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When Arthur Miller was writing the Death of a Salesman, to be successful, a person needed to conquer the public’s highest expectations. If one chose to spend his life as indifferent, neglectful, inferior, or lazy-- society would label that person as a failure. This drama portrays a family’s dreams and the reality of their lives. Miller thematically criticizes the materialistic society of the late 1940s.
History has always committed to the idea that money, career, and family measure the success and failure of an individual. Most people believe that material goods represent the essence of success. These are the issues that Willy Loman and his family face as they try to live their lives in a hostile environment.
The protagonist Willy Loman wants to be liked. His conviction has been that popularity, attractiveness, and luck are the three keys to success. He judges one of the most successful salesmen in his company by the high attendance at the man’s funeral. This to Willy is the ultimate success. Willy believes if he had been popular, he would have been successful in his job.
An aging salesman haunted by a feeling that his life has been a failure, Willy, 63, the company that Willy worked for no longer gives him a salary and will soon fire him. Everything he owns is old, and his bills are stacking up.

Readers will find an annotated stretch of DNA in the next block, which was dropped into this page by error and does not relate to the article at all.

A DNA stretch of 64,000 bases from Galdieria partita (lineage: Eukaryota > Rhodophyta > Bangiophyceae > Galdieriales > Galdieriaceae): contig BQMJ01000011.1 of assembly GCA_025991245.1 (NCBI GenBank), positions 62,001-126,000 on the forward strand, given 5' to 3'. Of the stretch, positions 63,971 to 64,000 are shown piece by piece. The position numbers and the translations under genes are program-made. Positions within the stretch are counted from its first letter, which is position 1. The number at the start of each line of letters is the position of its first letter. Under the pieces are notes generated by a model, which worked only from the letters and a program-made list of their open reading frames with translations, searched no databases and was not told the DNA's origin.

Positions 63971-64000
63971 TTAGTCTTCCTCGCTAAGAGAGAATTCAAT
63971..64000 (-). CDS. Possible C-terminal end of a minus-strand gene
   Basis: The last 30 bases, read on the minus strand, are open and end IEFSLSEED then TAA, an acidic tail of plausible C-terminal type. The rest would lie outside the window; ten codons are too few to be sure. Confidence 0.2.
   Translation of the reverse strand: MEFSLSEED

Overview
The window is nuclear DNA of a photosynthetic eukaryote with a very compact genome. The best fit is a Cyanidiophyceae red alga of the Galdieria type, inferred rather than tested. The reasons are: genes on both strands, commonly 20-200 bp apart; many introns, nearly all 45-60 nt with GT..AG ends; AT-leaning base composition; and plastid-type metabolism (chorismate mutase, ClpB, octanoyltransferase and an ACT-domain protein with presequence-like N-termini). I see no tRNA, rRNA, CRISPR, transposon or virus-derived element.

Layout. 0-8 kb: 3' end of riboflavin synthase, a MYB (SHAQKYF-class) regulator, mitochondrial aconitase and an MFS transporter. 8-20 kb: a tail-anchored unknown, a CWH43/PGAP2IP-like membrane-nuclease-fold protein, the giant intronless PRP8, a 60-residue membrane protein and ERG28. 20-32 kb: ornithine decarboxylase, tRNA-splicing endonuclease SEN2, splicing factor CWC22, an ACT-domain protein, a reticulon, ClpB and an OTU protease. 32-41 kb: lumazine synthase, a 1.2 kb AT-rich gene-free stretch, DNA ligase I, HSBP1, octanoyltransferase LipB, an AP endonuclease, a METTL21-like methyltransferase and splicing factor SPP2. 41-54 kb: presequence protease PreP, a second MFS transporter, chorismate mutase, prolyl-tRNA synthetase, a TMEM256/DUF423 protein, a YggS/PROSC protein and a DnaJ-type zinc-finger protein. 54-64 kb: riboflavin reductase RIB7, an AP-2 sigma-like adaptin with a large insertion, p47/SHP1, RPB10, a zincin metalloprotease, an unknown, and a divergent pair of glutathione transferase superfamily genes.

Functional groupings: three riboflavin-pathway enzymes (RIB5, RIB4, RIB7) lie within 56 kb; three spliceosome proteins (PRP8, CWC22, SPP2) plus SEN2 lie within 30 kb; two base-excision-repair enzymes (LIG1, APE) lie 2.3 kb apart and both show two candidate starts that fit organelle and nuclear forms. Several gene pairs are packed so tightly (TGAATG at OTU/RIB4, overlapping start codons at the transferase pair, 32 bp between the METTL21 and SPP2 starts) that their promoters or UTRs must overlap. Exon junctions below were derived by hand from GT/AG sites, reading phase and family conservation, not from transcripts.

Willy's hallucinations center on his dreams for a better tomorrow; on the future of his son, Biff; and on a woman with whom he had an affair while on a sales trip. Slipping back and forth into reality, these lapses enable playwright Miller to reveal not only Willy’s disturbed state of mind but also the secrets of his past.
Willy has been thinking of suicide because he can no longer face his failure as a husband, a father, a human being. This is the only way that he will be able to help his family. The insurance money will enable his son to open a business. This can be his legacy.
Willy: I’ve always tried to think otherwise, I guess. I always felt that if a man was impressive, and well like that nothing---Funny, y' know? After all the highways, and the trains and the appointments and the year, you end up worth more dead than alive.
Now, he is old, poor, out of work and dissatisfied with everything in his life. What is his solution? Willy hopes that by killing himself he can leave some legacy to his son Biff in the form of life insurance money. This would give Biff a chance to succeed in the business world. Perhaps, with Willy's death, a new salesman will be born.
Like everything else in his life, even his death and funeral fail. In the funeral scene, it is more than clear that all Willy's dreams are deader than dead. Biff has no interest in following in his father's footsteps; furthermore, it is painfully obvious to everybody that Willy committed suicide, meaning that there will be no life insurance money coming to his family. In the end, Willy's salesman dream is dead along with Willy.
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